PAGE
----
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In addition to expert evaluation and care for adolescents with substance use problems and disorders, the Division of Addiction Medicine is home to a thriving research program that aims to find ways to prevent or decrease substance use and associated problems. Our goal is to improve support for adolescents, families, and the providers that care for them.

Currently funded research projects

'Evaluation of Adolescent Substance Use Screening Tools'

  • National Institute on Drug Abuse, Clinical Trials Network, Grant #UG1DA015831
  • PI: Sharon Levy, MD, MPH
  • The goal of this study is to test the performance (sensitivity and specificity) of three instruments (BSTAD, S2BI, TAPS) against a criterion standard of DSM-5 substance use disorder diagnoses in a population of adolescents presenting for routine primary care. Two brief screening tools (BSTAD, S2BI) that use past-year frequency of use questions to determine risk level have been developed for use with adolescents, and each has been validated in a single trial. The third tool (TAPS), which includes both screen and brief assessment, has been studied more extensively in adult primary care patients, though validity with adolescents is not known.
  • Publications:
    • Levy, S., Brogna, M., Minegishi, M., et al. Screens for Identifying Substance Use Disorders in Adolescents: Results of the Adolescent Screening To Help Eliminate Misuse Trial. JAMA Netw Open. Accepted. 2023

'Evaluation of SBIRT in primary care for adolescents and young adults'

  • Conrad N. Hilton Foundation, Grant #18455
  • Co-PIs: Elissa Weitzman, ScD, MSc; Sharon Levy, MD, MPH
  • This project aims to collect evidence about the effects of screening, brief intervention, and referral to treatment (SBIRT) integrated care by measuring and comparing substance use, mental health, and health service use outcomes for adolescents and young adults (AYA) receiving primary care in practices with and without integrated SBIRT services.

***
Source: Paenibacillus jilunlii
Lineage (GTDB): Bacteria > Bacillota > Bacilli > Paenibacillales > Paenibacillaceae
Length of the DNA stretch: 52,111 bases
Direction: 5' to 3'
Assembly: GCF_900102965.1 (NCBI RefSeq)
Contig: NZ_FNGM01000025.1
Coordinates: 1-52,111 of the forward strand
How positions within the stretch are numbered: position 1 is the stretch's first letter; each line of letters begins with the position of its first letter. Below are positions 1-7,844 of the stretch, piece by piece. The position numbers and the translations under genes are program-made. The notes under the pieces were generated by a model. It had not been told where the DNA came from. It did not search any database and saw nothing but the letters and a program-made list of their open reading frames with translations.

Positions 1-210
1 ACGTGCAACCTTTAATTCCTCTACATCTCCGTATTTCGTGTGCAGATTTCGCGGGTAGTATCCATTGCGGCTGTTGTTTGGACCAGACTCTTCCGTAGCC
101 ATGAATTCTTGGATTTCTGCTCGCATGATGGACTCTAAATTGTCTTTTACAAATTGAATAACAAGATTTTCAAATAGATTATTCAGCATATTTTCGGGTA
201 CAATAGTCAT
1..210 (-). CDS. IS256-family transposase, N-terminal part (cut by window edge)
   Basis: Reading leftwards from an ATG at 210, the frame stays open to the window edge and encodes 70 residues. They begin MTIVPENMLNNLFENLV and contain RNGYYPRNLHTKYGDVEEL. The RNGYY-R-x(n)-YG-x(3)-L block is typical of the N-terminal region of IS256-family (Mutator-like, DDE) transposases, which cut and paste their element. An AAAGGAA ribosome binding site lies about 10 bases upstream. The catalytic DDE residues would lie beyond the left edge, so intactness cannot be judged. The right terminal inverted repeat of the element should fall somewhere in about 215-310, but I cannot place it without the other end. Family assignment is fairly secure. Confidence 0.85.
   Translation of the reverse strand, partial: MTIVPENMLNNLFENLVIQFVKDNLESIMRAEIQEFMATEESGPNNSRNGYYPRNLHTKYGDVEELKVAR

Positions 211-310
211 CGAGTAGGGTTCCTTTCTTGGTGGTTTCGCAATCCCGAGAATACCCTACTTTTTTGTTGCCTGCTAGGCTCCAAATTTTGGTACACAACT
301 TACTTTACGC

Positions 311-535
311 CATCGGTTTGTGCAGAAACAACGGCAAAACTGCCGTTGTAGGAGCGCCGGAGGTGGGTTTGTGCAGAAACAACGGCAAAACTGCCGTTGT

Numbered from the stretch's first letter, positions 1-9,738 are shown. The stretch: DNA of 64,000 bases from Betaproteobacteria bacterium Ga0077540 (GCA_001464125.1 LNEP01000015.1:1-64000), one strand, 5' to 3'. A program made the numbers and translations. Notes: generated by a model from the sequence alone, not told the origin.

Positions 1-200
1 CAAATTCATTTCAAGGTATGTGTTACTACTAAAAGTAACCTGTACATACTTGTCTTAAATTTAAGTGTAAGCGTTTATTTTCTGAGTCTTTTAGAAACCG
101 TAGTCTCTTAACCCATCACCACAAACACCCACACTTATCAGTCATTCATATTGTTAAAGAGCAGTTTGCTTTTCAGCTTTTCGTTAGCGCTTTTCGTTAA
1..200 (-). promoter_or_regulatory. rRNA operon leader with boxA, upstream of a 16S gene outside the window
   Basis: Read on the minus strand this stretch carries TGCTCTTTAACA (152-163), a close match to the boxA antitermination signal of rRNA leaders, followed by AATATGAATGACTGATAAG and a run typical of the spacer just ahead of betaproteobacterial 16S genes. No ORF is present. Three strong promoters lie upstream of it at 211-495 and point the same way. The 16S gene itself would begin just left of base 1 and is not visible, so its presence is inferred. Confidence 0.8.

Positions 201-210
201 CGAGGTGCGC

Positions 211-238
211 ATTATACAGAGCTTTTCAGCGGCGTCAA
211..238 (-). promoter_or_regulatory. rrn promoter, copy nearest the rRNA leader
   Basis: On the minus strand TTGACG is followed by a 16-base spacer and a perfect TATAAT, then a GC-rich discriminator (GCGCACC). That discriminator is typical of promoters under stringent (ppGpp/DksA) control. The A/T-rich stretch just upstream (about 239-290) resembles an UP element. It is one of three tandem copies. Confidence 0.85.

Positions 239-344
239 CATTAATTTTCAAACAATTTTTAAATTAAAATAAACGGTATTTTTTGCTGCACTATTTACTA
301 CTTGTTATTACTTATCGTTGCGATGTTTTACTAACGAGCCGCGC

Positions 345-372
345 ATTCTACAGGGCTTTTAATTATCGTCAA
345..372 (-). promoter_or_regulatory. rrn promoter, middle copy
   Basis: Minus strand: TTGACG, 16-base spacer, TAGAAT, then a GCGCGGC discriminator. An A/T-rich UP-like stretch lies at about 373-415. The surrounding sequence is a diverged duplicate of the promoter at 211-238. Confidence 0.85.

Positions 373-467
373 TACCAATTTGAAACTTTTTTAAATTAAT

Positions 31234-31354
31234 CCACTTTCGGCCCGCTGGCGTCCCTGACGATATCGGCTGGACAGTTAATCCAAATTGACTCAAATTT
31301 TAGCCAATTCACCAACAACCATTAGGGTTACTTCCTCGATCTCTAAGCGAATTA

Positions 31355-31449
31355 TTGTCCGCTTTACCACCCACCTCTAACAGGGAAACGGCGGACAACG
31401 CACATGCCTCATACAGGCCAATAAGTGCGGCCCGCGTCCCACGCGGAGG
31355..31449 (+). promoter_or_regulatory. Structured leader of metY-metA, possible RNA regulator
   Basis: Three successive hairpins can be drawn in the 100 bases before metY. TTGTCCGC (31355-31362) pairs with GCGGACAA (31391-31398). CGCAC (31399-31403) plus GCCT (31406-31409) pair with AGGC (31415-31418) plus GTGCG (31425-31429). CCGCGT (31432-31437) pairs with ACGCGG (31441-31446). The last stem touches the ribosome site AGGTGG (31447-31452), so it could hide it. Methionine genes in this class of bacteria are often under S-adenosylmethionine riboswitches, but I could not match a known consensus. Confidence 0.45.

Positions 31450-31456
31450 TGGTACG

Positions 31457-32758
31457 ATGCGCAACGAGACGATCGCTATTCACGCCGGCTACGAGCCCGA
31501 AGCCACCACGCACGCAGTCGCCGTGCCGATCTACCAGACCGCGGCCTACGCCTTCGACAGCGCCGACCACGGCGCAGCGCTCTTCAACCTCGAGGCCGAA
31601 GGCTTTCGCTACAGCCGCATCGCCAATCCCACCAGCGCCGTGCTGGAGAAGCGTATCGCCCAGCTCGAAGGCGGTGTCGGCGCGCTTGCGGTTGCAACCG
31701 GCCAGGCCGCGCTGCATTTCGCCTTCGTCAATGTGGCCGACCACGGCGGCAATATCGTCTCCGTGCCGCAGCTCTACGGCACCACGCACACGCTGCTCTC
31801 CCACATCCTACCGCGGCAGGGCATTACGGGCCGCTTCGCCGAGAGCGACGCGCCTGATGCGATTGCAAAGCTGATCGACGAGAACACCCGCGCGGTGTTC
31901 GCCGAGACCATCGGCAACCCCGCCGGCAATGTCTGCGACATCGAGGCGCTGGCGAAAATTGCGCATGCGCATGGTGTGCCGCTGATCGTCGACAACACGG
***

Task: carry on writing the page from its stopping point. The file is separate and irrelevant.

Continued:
'Modeling adjuvant responses in human blood in vitro to inform opioid vaccine development'

  • National Institute on Drug Abuse/National Institute of Allergy and Infectious Diseases/NIH HEAL Initiative, Grant #HHSN272201800047C
  • PIs: Ofer Levy, MD, PhD; David Dowling, PhD; Co-PIs: Sharon Levy, MD, MPH; Elissa Weitzman, ScD, MSc
  • The primary goal of this project is to develop an optimally adjuvanted fentanyl (FEN) vaccine. In order to develop an effective fentanyl vaccine, we are trying to understand the differences in immune response between a) people who have previously used opioids and people who have not used opioids, and b) people of deferring age groups than dose traditionally studied as part of pre-clinical vaccine development, such as adolescents and young adults. A second goal of this project is to conduct key informant interviews with patients, family members, and doctors in order to determine perspectives on the safety, efficacy, and likely benefits of an opioid vaccine.
  • Publications
    • Weitzman ER, Kossowsky J, Blakemore LM, et al. Acceptability of a Fentanyl Vaccine to Prevent Opioid Overdose and Need for Personalized Decision-Making. Clin Infect Dis. 2022;75(Suppl 1):S98-S109. doi:10.1093/cid/ciac344

'Integrating SBIRT into Pediatric Primary Care'

  • Substance Abuse and Mental Health Services Administration, Grant #1H79TI081137-01
  • Project Directors: Sharon Levy, MD, MPH; Jonas Bromberg, PsyD; Evaluator: Elissa Weitzman, ScD, MSc